The Rio Grande is disappearing. Demand for water is growing as snow packs shrink, rain patterns shift and average temperatures rise faster than they ever have in the past 11,000 years.Read more
Limestone and low water make for a long day.
The river was so shallow, it was faster for one person to walk the riverbank or wade the river while the other paddled or towed the canoe.
It also helped ease the frustration from running into rocks. When there were two of us, it always seemed to be the other guy’s fault when the boat crunched into the limestone bedrock that lines the river.
We started at 7:30 a.m. and did not see anyone all day. Every time we heard a branch snap as a horse or pig moved through the cane, we imagined drug smugglers breaking through. Not being able to move quickly on the river made us feel vulnerable.
We were behind schedule and trying to make as many miles as we could. We had no idea where we would stay for the night.
By 4:30 in the afternoon, we had covered 20 miles and our nerves were shot. It was a combination of exhaustion from moving all day, imagining worst-case scenarios and trying not to break our ankles as we slipped over the slime covered rocks.
We found a small trail leading through the cane on the Texas bank. Mike investigated. It was the second trail of the day we had followed that led to a dirt road that seemed to lead nowhere.
We started to accept the idea that we would set up our tents in the cane. I found a Border Patrol boat launch a quarter mile away with a little patch of grass that provided slightly better accommodations. Mike called the local border patrol office to ask if we could camp there. He was told to watch out for ticks.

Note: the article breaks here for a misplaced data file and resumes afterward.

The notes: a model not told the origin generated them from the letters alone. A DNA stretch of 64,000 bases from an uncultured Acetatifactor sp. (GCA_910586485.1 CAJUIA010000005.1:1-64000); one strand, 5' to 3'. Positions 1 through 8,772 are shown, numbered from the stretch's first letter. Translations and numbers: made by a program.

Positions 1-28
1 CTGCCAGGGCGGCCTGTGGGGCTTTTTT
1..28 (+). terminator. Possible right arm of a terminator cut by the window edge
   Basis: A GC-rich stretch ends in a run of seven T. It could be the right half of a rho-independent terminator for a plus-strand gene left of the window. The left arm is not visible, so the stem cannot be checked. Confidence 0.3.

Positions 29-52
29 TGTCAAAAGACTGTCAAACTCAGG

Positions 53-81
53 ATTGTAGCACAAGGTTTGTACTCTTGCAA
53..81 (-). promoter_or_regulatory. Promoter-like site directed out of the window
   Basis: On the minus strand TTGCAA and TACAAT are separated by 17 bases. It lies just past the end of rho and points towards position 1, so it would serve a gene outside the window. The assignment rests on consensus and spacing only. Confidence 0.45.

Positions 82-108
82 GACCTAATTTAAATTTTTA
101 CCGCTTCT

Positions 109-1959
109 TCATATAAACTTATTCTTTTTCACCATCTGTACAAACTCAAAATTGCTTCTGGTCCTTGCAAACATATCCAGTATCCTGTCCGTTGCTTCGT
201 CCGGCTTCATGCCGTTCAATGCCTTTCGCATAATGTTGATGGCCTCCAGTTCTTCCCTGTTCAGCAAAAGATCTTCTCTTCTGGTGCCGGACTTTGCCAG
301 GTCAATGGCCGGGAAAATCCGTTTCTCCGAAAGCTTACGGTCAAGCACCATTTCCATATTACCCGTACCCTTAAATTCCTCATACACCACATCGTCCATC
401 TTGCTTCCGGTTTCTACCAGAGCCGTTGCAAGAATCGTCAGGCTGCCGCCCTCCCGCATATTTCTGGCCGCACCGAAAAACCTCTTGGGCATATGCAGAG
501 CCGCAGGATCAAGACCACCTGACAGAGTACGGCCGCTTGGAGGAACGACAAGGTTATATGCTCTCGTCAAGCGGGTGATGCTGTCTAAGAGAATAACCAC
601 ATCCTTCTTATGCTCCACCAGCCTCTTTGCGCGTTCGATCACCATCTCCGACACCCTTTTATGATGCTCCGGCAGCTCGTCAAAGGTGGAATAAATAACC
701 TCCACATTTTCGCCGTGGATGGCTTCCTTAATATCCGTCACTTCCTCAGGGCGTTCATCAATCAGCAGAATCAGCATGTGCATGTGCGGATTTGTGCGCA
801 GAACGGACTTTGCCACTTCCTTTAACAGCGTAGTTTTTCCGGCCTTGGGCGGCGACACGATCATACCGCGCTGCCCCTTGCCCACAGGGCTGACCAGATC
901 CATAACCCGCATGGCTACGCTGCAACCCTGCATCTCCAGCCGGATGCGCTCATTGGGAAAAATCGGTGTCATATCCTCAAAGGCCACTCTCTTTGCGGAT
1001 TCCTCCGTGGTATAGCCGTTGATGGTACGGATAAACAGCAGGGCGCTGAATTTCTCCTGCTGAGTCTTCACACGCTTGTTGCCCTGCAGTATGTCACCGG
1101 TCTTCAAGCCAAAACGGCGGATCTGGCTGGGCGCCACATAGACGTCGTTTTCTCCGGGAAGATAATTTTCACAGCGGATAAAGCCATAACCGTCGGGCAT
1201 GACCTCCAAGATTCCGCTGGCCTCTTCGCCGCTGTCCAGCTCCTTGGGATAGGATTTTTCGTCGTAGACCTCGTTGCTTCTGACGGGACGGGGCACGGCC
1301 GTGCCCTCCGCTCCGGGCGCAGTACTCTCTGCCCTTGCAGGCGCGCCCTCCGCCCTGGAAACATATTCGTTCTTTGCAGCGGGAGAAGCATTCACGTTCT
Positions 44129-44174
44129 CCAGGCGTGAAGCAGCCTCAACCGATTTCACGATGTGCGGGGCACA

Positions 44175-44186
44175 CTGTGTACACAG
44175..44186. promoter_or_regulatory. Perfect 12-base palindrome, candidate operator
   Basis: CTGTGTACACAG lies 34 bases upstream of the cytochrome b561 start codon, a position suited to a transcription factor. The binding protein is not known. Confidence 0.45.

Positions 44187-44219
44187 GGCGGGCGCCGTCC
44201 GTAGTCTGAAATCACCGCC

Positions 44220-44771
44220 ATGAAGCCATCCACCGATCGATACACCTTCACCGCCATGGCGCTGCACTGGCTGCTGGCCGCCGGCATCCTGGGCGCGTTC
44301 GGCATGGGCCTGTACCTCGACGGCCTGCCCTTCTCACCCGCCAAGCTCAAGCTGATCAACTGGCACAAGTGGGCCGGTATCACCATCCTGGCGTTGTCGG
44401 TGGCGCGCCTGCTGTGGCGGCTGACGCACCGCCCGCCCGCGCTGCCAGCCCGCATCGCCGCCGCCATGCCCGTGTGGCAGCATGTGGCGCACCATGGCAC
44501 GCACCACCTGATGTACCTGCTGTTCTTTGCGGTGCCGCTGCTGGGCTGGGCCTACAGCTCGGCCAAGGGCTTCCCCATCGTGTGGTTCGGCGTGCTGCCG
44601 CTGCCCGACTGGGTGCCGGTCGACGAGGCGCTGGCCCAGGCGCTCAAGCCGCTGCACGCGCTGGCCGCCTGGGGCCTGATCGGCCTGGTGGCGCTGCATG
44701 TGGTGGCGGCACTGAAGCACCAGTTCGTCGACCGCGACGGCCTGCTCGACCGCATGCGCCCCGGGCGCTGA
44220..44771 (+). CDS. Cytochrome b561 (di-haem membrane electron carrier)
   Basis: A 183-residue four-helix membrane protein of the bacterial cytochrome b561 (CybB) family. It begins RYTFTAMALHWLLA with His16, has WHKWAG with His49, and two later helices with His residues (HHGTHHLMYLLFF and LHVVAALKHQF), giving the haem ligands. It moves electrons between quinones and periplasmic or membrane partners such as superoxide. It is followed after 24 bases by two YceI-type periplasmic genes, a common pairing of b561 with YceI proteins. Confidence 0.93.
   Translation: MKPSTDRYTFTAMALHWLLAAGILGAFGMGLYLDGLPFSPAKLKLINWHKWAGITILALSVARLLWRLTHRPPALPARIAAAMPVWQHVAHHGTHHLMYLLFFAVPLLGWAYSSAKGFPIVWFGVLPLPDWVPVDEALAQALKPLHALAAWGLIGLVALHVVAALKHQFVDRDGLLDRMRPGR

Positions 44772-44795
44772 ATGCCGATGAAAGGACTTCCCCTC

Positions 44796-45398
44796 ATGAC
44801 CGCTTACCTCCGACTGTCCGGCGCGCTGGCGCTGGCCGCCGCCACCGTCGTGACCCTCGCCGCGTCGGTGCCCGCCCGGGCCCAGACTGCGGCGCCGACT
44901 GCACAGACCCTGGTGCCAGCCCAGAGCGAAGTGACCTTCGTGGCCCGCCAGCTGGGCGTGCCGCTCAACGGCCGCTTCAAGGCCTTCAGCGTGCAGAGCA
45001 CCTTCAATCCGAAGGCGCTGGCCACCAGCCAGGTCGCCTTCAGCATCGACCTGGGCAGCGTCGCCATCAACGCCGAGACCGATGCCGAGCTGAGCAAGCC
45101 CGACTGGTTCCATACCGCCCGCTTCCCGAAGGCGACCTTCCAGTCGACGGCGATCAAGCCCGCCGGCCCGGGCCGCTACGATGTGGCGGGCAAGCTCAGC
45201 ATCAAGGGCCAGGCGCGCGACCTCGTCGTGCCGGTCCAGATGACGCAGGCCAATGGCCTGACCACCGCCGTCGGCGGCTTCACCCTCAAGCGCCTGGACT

Morale was low.
Then two agents showed up. They knew the local landowners, Tony and Catherine Castaneda, and paid Tony a visit to tell him what we were up to.
Tony is the retired police chief from Eagle Pass and was full of stories about drug runners, Jesus statues floating down the river and adventures in Big Bend.
He loves the Rio Grande and in less than 10 minutes we were loading our gear into the back of a Border Patrol truck so it could be hauled to his house.
Tony and Catherine’s hospitality quickly went from letting us set up our tents in the back yard to hot showers, use of the spare bedroom and taking us out to dinner.
Catherine’s first act when she met us was to offer us a drink.
“Don’t drink the water,” Tony said. “But drink tequila.”
It was a good day.
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While making his way to the Gulf of Mexico, Colin will be periodically activating a device that uses satellite technology to share his current location. Use this map to see where he traveled on this day.
|Check-In||Time of Check-In (CST)||Latitude||Longitude|
To report on and understand the haphazard irrigation system the Rio Grande has become and the changes it is going through, Colin decided the best approach would be to travel the length of the Rio Grande by foot and small boat.
He knew it would give him a unique perspective on a river that few understand. It did require many long days of moving slowly and camping on muddy riverbanks, but Colin likes that sort of thing.
The benefit was it provided access to people who wanted to share their stories and experiences with the Rio Grande. Via Facebook and chance encounters, Colin made instant friends who opened their homes. They provided help from loaning their trucks to their cell phone contact lists to help tell the story of the Rio Grande.
The trip would not have been possible without their help, along with the dedicated assistance of David Lozano, Jason Jones and Daniel Dibona, who drove thousands of miles to get people and boats in place.